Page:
A Research Dive: The Hebrew Orphan Asylum
Blog post by JMM archivist Lorie Rombro. You can read more posts by Lorie here.
A few weeks ago, I received an information request about the Hebrew Orphan Asylum. The person wanted to know if we could find information on if her grandmother and any of her siblings that had been placed in the Hebrew Orphan Asylum and why. She said that family lore said they had been there, but they had no proof of this. This began another interesting journey through the collections.
The Hebrew Orphan Asylum which was established in 1873 by the Hebrew Benevolent Society, was located on the outskirts of the city (at the time) in Calverton Heights. It would stay at the same location until 1923 when the Hebrew Orphan Society and the Hebrew Children’s Sheltering and Protective Society, which merged in 1921, moved out to what is now Levindale on the recommendation of the newly formed Associated Jewish Charities. With in a few years the orphanage was closed with the children entering the fostering system and the residents of the Hebrew Home for the Aging moving in.
Because the person requesting information had done her research prior to contacting us I knew that sometime between the 1900 and 1910 her grandmother would have been in the orphanage. I began by looking at what we have in our collection, and identified a small book that listed all the girls and boys in the Hebrew Orphan Asylum. I was excited when I found her grandmothers name with the date of arrival and discharge next to her name.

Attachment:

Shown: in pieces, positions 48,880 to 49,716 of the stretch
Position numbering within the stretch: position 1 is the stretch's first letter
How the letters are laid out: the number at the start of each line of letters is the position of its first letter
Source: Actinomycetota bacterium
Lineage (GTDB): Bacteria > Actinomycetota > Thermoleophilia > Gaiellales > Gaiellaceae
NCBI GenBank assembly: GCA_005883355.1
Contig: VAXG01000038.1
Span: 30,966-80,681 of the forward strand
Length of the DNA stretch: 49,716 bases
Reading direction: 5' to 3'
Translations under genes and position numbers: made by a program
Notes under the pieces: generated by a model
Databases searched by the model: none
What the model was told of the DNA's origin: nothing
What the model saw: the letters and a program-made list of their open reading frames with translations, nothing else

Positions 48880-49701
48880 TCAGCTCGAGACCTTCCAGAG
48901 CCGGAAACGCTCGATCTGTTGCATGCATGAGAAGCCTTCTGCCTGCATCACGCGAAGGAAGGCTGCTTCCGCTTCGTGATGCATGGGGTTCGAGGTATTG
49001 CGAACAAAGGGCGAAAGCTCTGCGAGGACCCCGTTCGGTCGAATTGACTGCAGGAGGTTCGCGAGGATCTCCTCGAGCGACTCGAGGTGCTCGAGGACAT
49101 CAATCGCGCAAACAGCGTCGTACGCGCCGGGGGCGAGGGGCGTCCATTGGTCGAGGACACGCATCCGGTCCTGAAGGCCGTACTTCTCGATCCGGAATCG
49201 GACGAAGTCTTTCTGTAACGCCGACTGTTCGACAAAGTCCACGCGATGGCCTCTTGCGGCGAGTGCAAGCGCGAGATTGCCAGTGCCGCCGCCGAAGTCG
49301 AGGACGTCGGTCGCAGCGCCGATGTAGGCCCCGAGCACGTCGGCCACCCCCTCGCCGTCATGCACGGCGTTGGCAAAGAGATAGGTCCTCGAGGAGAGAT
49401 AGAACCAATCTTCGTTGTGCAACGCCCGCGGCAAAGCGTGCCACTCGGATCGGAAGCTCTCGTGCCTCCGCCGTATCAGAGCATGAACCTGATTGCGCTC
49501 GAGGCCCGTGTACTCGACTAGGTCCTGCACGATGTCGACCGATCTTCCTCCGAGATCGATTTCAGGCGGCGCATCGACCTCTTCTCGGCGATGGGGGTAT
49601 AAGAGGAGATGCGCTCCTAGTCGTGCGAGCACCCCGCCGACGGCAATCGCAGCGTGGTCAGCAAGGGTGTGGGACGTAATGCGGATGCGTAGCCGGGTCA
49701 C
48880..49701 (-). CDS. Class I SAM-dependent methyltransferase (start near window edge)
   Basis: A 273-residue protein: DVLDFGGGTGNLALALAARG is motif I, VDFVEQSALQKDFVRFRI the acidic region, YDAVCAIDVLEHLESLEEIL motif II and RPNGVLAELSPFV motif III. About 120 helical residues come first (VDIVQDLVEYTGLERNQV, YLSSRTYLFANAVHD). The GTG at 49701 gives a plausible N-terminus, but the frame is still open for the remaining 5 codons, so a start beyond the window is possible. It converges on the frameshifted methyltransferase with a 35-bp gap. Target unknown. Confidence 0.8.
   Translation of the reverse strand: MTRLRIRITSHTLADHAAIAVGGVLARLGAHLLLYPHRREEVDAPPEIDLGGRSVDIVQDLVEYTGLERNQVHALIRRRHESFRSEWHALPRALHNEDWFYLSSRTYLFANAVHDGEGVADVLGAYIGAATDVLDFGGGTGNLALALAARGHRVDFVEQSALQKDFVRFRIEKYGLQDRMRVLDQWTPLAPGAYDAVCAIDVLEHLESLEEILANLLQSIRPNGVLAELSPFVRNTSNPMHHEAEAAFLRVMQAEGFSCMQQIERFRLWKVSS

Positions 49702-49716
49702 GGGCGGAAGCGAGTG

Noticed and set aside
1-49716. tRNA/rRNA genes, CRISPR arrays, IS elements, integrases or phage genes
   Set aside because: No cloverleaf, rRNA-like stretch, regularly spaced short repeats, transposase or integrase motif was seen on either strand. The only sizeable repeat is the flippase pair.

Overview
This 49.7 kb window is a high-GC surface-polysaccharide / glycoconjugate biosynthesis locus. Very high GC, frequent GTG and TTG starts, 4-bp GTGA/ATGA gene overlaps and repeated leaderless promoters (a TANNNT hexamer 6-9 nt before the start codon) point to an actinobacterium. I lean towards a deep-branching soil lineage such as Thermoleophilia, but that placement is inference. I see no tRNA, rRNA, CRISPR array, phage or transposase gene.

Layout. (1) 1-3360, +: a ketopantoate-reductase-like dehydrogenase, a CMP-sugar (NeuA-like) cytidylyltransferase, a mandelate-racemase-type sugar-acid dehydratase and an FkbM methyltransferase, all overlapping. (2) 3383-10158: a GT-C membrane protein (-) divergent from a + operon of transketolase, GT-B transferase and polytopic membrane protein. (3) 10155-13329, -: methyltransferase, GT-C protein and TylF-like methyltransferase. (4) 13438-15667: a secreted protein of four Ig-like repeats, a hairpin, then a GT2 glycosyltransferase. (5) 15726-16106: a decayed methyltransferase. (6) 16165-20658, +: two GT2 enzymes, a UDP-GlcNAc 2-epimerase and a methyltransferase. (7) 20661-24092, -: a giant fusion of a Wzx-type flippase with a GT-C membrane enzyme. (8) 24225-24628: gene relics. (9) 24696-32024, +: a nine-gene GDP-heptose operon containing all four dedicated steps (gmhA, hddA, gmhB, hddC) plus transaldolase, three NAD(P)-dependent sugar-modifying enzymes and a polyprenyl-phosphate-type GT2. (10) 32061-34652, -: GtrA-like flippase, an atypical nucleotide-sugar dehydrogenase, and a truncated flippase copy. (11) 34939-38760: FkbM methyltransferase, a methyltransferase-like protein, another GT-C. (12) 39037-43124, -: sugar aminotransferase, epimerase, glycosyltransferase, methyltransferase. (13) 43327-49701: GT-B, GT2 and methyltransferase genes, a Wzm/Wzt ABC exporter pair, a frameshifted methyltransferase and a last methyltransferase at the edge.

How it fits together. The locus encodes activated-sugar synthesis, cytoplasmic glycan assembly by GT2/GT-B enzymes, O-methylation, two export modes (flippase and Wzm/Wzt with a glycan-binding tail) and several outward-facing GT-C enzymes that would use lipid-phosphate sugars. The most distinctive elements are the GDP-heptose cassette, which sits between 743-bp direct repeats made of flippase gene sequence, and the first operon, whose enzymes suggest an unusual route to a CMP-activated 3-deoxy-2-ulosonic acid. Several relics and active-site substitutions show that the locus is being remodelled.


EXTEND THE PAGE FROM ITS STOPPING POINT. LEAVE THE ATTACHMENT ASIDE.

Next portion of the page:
I was not expecting what I found next, two large books in good condition that contained the admissions records for the children from 1873-1896 & 1896-1917. Each book had an entry for each child providing information on the father, mother, siblings, reason for being placed, general health and additional information on family and behavior. The amount of information on each child varies but it allows for a picture of the child to begin. What was interesting is like most orphanages of the time the majority of orphans are “half” orphans, with either a mother or father placing them in orphanage for lack of funds or the ability to care for the child. Glued and placed in between the pages of the book where additional documents which added to the record. Including court documents, medical records and most important letters of discharge. It was amazing to see where the children went, often home to a parent, taken in by an older sibling when they were able to care for them, a relative or on to a boarding house to stay at because they had a job.
I was able to locate the record for this women’s grandmother and her great uncle, why they where placed and that two years later their mother came back for both children. The location of the home they where being discharged to and any notes on behavior during their stay. Like many children that had a living parent there where reports of them running away from the orphanage to their parent. One book was able to put to rest a families questions on their history and gave documented proof that the stories where true.